Holding Syria accountable for chemical attacks will be tough without sharing intelligence

A Syrian soldier films the damage to the Syrian Scientific Research Center in Barzeh, near Damascus, Syria, on April 14, 2018. The site was attacked by U.S., British and French military strikes to punish President Bashar al-Assad for suspected chemical attacks against civilians. (Hassan Ammar/AP)
A Syrian soldier films the damage to the Syrian Scientific Research Center in Barzeh, near Damascus, Syria, on April 14, 2018. The site was attacked by U.S., British and French military strikes to punish President Bashar al-Assad for suspected chemical attacks against civilians. (Hassan Ammar/AP)

A chemical weapons confrontation is escalating in Syria, after an international watchdog agency concluded this month that Damascus used chemical weapons, lied to investigators and violated its commitment to dismantle its chemical weapons arsenal. Syria has 90 days to respond — or face a referral to the U.N. Security Council for possible punishment.

Since 2013, the independent Organization for the Prohibition of Chemical Weapons (OPCW), often in coordination with experts from the United Nations, has led efforts to collect evidence on the use of toxic gas on civilian targets in Syria. Most recently, the OPCW’s Investigation and Identification Team concluded that the Syrian government was responsible for the use of chemical weapons in March 2017, and thus lied about dismantling its entire stockpile. If Syria’s actions are taken up by the U.N. Security Council, the country may face diplomatic, economic or other penalties.

The international community relies on clear evidence to determine an appropriate response to any use of chemical weapons, whether through diplomacy, sanctions or military strikes. However, proof of crimes in war is hard to come by. The OPCW, like other multilateral bodies, has sometimes turned to national intelligence to fill the evidence gaps. This approach can prove helpful — or, at times, not so helpful.

It’s an international ‘whodunit’

Governments often wish to uphold international laws, but they cannot regulate what they cannot see. The stakes are high, as a system that cannot reliably document law violations will not deter them.

Here’s the challenge with the traditional approach: Sources of information about international law violations have serious flaws. Governments may self-report, but few are interested in self-incrimination. Journalists and nongovernmental advocates may document apparent violations, but have limited powers and information access. International bodies like the OPCW typically lack the authority to conduct intrusive monitoring or visits that might fill in these gaps.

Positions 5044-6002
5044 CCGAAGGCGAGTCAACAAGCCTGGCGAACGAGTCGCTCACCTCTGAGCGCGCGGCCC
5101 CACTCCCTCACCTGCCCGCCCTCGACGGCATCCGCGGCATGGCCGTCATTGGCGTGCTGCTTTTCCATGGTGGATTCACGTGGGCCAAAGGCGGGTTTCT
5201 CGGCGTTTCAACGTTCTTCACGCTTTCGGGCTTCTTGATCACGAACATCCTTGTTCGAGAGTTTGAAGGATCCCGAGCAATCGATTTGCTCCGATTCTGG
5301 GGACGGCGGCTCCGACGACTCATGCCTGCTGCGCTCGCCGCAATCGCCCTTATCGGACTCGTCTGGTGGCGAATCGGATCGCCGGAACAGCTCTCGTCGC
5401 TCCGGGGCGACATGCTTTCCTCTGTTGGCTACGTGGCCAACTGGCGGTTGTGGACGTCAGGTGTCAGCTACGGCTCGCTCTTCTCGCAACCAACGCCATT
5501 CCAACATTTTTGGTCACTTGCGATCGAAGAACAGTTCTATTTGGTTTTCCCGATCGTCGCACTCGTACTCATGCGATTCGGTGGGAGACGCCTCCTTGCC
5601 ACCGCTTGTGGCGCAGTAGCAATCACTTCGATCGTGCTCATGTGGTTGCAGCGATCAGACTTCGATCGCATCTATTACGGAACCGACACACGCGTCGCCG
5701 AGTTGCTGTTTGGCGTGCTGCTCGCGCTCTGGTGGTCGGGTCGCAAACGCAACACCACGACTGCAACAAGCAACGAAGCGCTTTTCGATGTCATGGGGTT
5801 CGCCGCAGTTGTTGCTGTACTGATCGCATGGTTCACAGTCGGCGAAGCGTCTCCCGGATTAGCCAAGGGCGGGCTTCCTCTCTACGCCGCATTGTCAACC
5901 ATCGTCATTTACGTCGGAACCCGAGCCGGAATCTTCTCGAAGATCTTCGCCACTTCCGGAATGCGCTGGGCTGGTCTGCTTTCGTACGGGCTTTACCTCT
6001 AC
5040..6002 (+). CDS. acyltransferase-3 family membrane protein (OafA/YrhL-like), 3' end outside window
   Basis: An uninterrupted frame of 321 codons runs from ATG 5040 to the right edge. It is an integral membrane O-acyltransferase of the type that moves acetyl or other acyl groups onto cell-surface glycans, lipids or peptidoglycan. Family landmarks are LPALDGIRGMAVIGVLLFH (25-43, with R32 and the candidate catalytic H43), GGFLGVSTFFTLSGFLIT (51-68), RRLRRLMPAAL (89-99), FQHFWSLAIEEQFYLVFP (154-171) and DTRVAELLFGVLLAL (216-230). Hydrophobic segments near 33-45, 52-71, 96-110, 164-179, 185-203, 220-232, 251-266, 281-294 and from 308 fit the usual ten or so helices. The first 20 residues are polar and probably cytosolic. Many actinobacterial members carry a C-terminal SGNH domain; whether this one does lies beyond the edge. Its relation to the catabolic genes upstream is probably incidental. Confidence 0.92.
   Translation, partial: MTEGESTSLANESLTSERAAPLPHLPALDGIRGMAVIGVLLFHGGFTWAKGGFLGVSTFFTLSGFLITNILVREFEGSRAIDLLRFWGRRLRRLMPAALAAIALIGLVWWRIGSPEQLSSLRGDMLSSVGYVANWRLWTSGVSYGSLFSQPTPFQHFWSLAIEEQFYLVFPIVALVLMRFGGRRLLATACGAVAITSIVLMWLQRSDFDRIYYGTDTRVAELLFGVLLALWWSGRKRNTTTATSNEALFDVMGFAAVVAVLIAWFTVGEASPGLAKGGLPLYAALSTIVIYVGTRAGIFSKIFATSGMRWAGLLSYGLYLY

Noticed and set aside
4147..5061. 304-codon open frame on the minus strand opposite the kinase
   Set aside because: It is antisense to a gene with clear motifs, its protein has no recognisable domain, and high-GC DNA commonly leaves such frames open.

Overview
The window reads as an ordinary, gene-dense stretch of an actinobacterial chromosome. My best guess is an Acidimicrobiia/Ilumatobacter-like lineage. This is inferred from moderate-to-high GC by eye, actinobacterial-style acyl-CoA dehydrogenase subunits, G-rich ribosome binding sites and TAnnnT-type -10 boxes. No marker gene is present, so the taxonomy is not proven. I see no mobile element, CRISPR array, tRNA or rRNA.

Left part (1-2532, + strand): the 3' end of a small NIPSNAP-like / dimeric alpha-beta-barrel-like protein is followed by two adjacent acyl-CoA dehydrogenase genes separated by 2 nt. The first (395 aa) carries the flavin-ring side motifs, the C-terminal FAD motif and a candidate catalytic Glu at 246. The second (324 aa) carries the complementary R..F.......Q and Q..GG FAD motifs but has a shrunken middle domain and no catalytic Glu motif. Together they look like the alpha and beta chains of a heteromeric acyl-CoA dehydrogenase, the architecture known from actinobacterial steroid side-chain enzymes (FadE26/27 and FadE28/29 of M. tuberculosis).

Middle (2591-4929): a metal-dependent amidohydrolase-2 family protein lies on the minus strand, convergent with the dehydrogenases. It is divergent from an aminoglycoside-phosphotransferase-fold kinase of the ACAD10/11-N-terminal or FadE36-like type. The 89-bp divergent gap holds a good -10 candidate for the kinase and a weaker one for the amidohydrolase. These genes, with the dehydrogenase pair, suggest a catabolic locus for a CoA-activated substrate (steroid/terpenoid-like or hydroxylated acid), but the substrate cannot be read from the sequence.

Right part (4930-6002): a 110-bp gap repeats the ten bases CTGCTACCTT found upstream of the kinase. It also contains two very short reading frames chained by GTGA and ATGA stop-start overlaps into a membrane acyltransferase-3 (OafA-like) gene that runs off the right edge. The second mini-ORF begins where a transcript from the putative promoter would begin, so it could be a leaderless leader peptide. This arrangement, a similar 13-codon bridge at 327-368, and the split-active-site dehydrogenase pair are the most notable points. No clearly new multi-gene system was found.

Our new book analyzes another source of evidence — information derived from national intelligence that is quietly shared with international organizations. Governments collectively spend billions of dollars each year on technologies and human networks that can provide precise and timely information on compliance with international rules.

Multilateral agencies have tapped into this intelligence and other kinds of sensitive information for tracking rule violations regarding chemical weapons, peacekeeping, multilateral sanctions regimes, war crimes and even global disease outbreaks. These materials can document violations of laws in foreign affairs with unmatched precision.

Intelligence and chemical weapons in Syria

The OPCW’s approach to investigating chemical weapons usage in Syria illustrates how targeted intelligence-sharing with an international body is one workaround for this dilemma. International experts can assess tips while keeping sensitive disclosures secure. After gathering additional evidence, international organizations can share their conclusions with the international community.

Governments may be reluctant to share their intelligence for fear of revealing their sources and collection methods. Integrating intelligence thus requires international watchdogs such as OPCW to treat sensitive disclosures confidentially. This is secrecy by another name and includes measures such as classification systems for different kinds of submissions, and physical and information technology infrastructure to provide secure storage.